I. What is Poetry?
Poetry is a type of literature based on the interplay of words and rhythm. It often employs rhyme and meter (a set of rules governing the number and arrangement of syllables in each line). In poetry, words are strung together to form sounds, images, and ideas that might be too complex or abstract to describe directly.
Poetry was once written according to fairly strict rules of meter and rhyme, and each culture had its own rules. For example, Anglo-Saxon poets had their own rhyme schemes and meters, while Greek poets and Arabic poets had others. Although these classical forms are still widely used today, modern poets frequently do away with rules altogether – their poems generally do not rhyme, and do not fit any particular meter. These poems, however, still have a rhythmic quality and seek to create beauty through their words.
The opposite of poetry is “prose” – that is, normal text that runs without line breaks or rhythm. This article, for example, is written in prose.
II. Examples and Explanation
Of all creatures that breathe and move upon the earth,
nothing is bred that is weaker than man.
(Homer, The Odyssey)
The Greek poet Homer wrote some of the ancient world’s most famous literature. He wrote in a style called epic poetry, which deals with gods, heroes, monsters, and other large-scale “epic” themes. Homer’s long poems tell stories of Greek heroes like Achilles and Odysseus, and have inspired countless generations of poets, novelists, and philosophers alike.
Poetry gives powerful insight into the cultures that create it. Because of this, fantasy and science fiction authors often create poetry for their invented cultures. J.R.R. Tolkien famously wrote different kinds of poetry for elves, dwarves, hobbits, and humans, and the rhythms and subject matter of their poetry was supposed to show how these races differed from one another. In a more humorous vein, many Star Trek fans have taken to writing love poetry in the invented Klingon language.
III. The Importance of Poetry
Poetry is probably the oldest form of literature, and probably predates the origin of writing itself. The oldest written manuscripts we have are poems, mostly epic poems telling the stories of ancient mythology. Examples include the Epic of Gilgamesh and the Vedas (sacred texts of Hinduism). This style of writing may have developed to help people memorize long chains of information in the days before writing. Rhythm and rhyme can make the text more memorable, and thus easier to preserve for cultures that do not have a written language.
Poetry can be written with all the same purposes as any other kind of literature – beauty, humor, storytelling, political messages, etc.
IV. Examples in of Poetry Literature
I think that I shall never see –> A
a poem lovely as a tree…–> A
poems are made by fools like me,–> B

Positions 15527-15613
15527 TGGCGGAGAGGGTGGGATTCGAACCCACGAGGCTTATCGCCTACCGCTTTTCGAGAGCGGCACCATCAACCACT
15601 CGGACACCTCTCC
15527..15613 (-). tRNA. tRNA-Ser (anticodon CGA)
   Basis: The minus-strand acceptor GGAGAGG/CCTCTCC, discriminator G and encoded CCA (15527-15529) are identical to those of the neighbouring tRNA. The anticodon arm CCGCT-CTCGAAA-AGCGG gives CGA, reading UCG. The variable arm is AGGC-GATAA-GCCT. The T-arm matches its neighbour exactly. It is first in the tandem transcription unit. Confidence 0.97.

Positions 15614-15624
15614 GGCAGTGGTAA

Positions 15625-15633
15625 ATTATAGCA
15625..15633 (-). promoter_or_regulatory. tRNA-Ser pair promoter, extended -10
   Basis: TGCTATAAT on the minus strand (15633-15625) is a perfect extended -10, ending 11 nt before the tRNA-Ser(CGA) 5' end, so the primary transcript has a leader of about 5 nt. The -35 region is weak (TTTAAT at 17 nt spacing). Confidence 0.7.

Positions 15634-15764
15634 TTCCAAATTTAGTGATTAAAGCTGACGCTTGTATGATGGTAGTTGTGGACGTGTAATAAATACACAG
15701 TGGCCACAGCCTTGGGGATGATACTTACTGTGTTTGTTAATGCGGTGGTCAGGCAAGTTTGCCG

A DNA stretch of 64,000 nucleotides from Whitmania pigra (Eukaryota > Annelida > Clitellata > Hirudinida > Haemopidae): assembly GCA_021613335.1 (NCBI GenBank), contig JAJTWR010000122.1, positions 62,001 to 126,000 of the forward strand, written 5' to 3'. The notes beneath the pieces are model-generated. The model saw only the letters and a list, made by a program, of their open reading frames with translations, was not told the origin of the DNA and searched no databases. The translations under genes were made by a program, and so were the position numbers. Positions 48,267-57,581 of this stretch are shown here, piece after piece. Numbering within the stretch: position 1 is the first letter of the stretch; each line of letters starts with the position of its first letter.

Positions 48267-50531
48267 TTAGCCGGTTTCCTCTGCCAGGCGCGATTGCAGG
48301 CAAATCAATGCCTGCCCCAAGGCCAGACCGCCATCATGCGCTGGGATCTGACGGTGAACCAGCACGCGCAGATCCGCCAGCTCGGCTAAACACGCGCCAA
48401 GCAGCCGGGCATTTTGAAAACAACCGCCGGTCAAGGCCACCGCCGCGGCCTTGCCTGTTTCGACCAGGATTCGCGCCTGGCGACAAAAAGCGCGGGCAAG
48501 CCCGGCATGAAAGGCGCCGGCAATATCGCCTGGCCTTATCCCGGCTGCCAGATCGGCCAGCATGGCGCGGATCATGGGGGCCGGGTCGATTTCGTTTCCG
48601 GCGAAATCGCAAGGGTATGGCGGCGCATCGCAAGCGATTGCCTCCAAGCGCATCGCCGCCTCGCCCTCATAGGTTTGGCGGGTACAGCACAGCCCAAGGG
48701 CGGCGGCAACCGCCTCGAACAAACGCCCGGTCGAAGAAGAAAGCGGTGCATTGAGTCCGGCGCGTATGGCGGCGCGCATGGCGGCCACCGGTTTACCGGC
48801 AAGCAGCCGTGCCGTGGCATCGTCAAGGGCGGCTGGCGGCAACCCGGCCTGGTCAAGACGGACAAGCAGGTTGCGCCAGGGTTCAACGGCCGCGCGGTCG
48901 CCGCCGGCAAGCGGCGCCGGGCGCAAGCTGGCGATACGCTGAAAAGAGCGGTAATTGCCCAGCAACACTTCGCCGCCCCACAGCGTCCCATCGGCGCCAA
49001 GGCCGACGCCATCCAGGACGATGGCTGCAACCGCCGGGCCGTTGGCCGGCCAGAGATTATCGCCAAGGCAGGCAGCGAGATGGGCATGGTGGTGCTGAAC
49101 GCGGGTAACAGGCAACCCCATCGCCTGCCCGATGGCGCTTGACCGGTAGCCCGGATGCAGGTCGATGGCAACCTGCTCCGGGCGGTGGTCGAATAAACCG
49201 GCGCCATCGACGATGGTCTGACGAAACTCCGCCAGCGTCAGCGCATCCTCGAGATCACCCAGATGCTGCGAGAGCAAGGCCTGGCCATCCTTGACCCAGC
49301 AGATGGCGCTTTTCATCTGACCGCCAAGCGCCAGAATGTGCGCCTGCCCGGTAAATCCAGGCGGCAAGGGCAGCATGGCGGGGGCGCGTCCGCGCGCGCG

but only God can make a tree.–> B
(Joyce Kilmer, Trees)
This is an excerpt from Joyce Kilmer’s famous short poem. The poem employs a fairly standard rhyme scheme (AABB, lines 1 and 2 rhymes together and lines 3 and 4 rhymes together), and a meter called “iambic tetrameter,” which is commonly employed in children’s rhymes.
I saw the best minds of my generation destroyed by madness,
starving hysterical naked,
dragging themselves through the negro streets at dawn looking
for an angry fix,
angelheaded hipsters burning for the ancient heavenly
connection to the starry dynamo in the machinery of night,
who poverty and tatters and hollow-eyed and high sat up smoking…
(Alan Ginsberg, Howl)
These are the first few lines of Howl, one of the most famous examples of modern “free verse” poetry. It has no rhyme, and no particular meter. But its words still have a distinct, rhythmic quality, and the line breaks encapsulate the meaning of the poem. Notice how the last word of each line contributes to the imagery of a corrupt, ravaged city (“madness, naked, smoking”), with one exception: “heavenly.” This powerful juxtaposition goes to the heart of Ginsburg’s intent in writing the poem – though what that intent is, you’ll have to decide for yourself.
In the twilight rain,
these brilliant-hued hibiscus –
A lovely sunset
This poem by the Japanese poet Basho is a haiku. This highly influential Japanese style has no rhymes, but it does have a very specific meter – five syllables in the first line, seven in the second line, and five in the third line.
V. Examples of Poetry in Popular Culture
Rapping originated as a kind of performance poetry. In the 1960s and 70s, spoken word artists like Gil Scott-Heron began performing their poems over live or synthesized drumbeats, a practice that sparked all of modern hip hop. Even earlier, the beat poets of the 1950s sometimes employed drums in their readings.
Some of the most famous historical poems have been turned into movies or inspired episodes of television shows. Beowulf, for example, is an Anglo-Saxon epic poem that has spawned at least 8 film adaptations, most recently a 2007 animated film starring Angelina Jolie and Anthony Hopkins. Edgar Allen Poe’s The Raven has also inspired many pop culture spinoffs with its famous line, “Nevermore.”
VI. Related Terms (with examples)
Nearly all poems are written in verse – that is, they have line breaks and meter (rhythm). But verse is also used in other areas of literature. For example, Shakespeare’s characters often speak in verse. Their dialogue is separated into rhythmic lines just like a song, but they are supposed to be speaking normally.